This page is for Gran Turismo (PlayStation). For other uses, see Gran Turismo (disambiguation)
|Publisher||Sony Computer Entertainment|
|Release dates|| JP December 23, 1997|
NA May 12, 1998
EU May 8, 1998
|Modes|| Single player|
2 player (limited)
|Input Methods||Dual Analog|
Gran Turismo (commonly abbreviated to GT or GT1) is a racing game designed by Kazunori Yamauchi, and the first game in the Gran Turismo series. Gran Turismo was developed by Polyphony Digital and first published by Sony Computer Entertainment in 1997 for the PlayStation video game console. It was well-received publicly and critically, shipping a total of 10.85 million copies worldwide as of April 30, 2008 and scoring an average of 95% in GameRankings' aggregate. The game has started a series, and to date has spawned over 10 spin-offs and sequels.
The first time Kazunori Yamauchi requested to make this game, the higher up people did not allow him to. Instead, he made two other games: Motor Toon Grand Prix and Motor Toon Grand Prix 2. He was the main designer for both games and it allowed him to change each car's physics and experiment with the racing dynamics as a whole. He then requested to start Gran Turismo. The higher up at Polyphony Digital allowed him to make it. He then began development on his dream game.
Here is Gran Turismo's car list. This list contains all of the cars in the game.
Here is a list of the tracks available in Gran Turismo. There are no real world circuits in this game, only ones made up by Polyphony Digital. Some may have been based on real world locations though.
- Autumn Ring
- Autumn Ring Mini
- Clubman Stage Route 5
- Deep Forest
- Grand Valley Speedway
- Grand Valley East
- High Speed Ring
- Special Stage Route 5
- Special Stage Route 11
- Test Course
- Trial Mountain
All of these tracks, with the exception of the Test Course, can be raced in the reverse direction. The Route 5 and 11 courses can also be raced in a time trial in a special "GT HiFi" high definition mode that is unlocked by completing the GT World Championship.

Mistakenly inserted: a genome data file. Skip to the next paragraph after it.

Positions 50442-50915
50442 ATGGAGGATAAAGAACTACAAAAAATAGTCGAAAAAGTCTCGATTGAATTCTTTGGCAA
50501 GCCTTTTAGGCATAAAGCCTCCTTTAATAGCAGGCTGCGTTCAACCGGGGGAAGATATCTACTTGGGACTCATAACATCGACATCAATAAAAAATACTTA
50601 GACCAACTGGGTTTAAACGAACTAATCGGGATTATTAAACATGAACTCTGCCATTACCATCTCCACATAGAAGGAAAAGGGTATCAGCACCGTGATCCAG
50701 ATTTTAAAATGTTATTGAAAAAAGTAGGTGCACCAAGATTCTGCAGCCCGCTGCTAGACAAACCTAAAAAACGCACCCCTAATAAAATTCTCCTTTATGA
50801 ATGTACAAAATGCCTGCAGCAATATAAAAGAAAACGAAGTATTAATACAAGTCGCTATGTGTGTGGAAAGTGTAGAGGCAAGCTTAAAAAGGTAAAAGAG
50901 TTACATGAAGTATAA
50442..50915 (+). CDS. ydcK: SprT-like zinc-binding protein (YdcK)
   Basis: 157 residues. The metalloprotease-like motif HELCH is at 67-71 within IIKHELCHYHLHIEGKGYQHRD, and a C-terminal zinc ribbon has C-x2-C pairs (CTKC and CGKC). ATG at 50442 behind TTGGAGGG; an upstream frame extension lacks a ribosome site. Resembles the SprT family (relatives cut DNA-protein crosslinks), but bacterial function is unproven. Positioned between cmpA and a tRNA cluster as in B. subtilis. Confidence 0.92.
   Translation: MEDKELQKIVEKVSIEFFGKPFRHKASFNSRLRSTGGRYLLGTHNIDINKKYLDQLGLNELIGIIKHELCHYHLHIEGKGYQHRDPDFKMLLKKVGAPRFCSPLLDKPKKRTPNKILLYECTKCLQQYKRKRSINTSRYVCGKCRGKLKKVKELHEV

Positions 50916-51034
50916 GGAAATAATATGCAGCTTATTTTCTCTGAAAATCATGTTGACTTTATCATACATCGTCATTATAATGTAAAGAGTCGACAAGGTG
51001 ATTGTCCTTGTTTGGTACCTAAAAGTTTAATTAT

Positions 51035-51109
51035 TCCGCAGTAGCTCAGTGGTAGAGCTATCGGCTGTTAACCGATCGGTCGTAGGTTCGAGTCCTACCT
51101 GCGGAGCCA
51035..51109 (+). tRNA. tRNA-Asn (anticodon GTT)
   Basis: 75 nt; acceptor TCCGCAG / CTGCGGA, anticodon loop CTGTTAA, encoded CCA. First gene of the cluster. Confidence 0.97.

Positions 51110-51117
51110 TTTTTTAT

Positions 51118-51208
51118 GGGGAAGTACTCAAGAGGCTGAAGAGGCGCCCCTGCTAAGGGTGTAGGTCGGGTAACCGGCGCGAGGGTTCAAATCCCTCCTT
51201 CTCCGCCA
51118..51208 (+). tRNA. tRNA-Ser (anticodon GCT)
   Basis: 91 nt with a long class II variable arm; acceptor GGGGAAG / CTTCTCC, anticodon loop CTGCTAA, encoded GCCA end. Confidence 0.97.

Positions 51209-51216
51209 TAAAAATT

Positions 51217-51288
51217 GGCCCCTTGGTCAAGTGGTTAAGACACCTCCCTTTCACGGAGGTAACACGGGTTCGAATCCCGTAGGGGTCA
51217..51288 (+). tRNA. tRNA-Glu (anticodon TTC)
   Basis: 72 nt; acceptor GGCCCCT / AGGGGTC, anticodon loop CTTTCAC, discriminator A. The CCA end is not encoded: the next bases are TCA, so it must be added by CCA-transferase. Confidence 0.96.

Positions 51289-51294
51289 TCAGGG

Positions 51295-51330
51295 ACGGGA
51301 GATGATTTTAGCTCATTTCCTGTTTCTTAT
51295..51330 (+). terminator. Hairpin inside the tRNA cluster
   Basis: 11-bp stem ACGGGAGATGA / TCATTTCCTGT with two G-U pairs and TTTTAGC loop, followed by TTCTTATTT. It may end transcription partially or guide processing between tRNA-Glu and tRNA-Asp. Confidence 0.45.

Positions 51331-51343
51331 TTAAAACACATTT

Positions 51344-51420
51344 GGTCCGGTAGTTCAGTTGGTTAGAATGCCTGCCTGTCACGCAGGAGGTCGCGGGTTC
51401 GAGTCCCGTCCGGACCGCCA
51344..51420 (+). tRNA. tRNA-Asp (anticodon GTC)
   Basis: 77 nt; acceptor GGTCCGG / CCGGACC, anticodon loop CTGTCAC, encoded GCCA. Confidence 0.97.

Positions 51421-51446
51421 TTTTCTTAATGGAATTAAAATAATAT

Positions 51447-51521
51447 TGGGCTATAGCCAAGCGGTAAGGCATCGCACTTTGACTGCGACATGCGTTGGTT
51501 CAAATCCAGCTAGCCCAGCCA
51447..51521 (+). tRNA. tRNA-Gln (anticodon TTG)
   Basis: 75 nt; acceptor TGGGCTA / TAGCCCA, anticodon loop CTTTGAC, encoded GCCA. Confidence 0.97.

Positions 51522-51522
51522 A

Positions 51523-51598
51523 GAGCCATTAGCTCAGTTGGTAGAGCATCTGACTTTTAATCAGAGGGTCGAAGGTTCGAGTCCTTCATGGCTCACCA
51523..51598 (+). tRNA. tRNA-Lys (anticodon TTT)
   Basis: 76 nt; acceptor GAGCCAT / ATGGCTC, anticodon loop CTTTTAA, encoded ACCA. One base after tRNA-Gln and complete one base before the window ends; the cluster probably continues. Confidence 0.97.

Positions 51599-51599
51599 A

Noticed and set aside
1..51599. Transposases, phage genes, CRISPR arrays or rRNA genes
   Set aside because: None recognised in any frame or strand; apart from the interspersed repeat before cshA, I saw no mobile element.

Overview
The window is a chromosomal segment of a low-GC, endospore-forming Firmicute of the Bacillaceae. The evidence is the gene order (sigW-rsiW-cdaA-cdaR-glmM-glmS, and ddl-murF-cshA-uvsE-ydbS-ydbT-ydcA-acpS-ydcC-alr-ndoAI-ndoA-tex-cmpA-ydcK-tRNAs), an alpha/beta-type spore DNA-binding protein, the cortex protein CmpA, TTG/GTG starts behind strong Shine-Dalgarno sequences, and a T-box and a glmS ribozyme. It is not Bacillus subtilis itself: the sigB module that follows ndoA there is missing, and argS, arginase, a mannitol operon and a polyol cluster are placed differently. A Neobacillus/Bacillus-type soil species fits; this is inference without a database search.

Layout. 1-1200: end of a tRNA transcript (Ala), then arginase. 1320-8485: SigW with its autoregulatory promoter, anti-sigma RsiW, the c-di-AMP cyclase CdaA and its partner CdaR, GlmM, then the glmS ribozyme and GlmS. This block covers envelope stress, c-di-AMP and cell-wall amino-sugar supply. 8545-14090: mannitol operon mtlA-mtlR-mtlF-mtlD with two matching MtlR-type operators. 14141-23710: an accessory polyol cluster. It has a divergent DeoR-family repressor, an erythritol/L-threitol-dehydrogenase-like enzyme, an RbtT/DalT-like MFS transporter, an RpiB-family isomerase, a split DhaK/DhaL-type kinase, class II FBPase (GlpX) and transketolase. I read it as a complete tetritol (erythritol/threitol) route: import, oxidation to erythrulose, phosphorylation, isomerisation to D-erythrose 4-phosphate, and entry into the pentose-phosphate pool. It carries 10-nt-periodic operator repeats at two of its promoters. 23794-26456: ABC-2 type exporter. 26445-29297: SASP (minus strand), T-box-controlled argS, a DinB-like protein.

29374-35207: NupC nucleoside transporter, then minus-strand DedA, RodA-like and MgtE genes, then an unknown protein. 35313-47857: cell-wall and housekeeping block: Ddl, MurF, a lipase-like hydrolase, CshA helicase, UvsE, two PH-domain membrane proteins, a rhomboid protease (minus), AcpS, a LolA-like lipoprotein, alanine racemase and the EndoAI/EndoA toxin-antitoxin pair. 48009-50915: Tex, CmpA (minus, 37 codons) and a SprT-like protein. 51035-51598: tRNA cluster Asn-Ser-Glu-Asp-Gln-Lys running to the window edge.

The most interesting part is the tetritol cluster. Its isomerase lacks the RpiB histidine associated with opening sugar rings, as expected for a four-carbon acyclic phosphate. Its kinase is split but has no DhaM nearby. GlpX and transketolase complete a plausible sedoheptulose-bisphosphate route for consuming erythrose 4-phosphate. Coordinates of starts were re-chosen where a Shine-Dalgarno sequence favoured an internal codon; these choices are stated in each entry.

Gran Turismo is fundamentally based on the racing game genre. The player must maneuver an automobile to compete against artificially intelligent drivers on various race tracks. The game uses two different modes: arcade and simulation. In the arcade mode, the player can freely choose the courses and vehicles they wish to use. Winning races unlocks additional cars and courses.
However, simulation mode requires the player to earn different levels of driver's licenses in order to qualify for events, and earn credits (money), trophies and prize cars by winning race championships. Winning one particular championship also unlocks a video and a few additional demonstration tracks. Money earned by winning championships can be used to purchase additional vehicles, and for parts and tuning of all vehicles.
Gran Turismo features 178 cars and 11 race tracks. Unofficially there are 180 cars, but two cars from the Japanese version, the Honda CR-X del Sol SiR and VGi '95, were both cut from the American and European versions. They are accessible on the American version via Gameshark, along with the arcade mode-only Chevrolet Corvette '67 and Mazda Roadster RS '98.
The opening song for the US and European versions is a Chemical Brothers remix of the Manic Street Preachers song "Everything Must Go".
The game itself had a somewhat limited selection of songs. These include 'Lose Control' by Ash From the album 1977, 4 songs from the Swim era of Feeder (Chicken On A Bone Reworked instrumental, Shade Instrumental, Tangerine Instrumental, Sweet 16), 'As Heaven is Wide' by Garbage, 'Oxyacetalene', 'Skeletal', 'Autonomy', 'Industry' by Cubanate, and 'High' by TMF (exclusive GT mix of '5 Miles High'). The opening song for the Japanese version is Moon Over The Castle; this song was in all of the Japanese versions of Gran Turismo and is the "main theme" for the series; GT Veterans have usually forgotten their playtime with the series after many years, however they are reminded of it with this song. It is the legendary opening song for GT2, GT3 and GT4.
Gran Turismo 2 was released in 1999; Gran Turismo 3: A-Spec was released in 2001; Gran Turismo Concept was released in 2001 and 2002; Gran Turismo 4 Prologue was released in 2004; Gran Turismo 4 was released in 2005; Gran Turismo 5 Prologue was released in 2007, and Gran Turismo 5 was released in 2010. Gran Turismo 6 was released in 2013; Gran Turismo Sport was released in 2017. All the games of the series use a built-in engine.
- This is the only game in the Gran Turismo series where the special colored cars are available in multiple color schemes.
- In the PAL and NTSC-U versions of the game, The rules of racing modifications is different, the player can perform racing modifications on the cars directly since weight reduction will be included (If the player try to buy weight reduction stage after racing modifications the messages "Finished Fittings for Racing Modifications" will show when purchase.), but in the NTSC-J Version, the player must reduce the car's weight before being able to performing racing modifications on his car. However in Gran Turismo 2, The rules of the racing modifications returns to be the same as the NTSC-J Version.
|This page uses content from Wikipedia. The original article was at Gran Turismo (PlayStation). The list of authors can be seen in the page history. As with Gran Turismo Wiki, the text of Wikipedia is available under the GNU Free Documentation License.|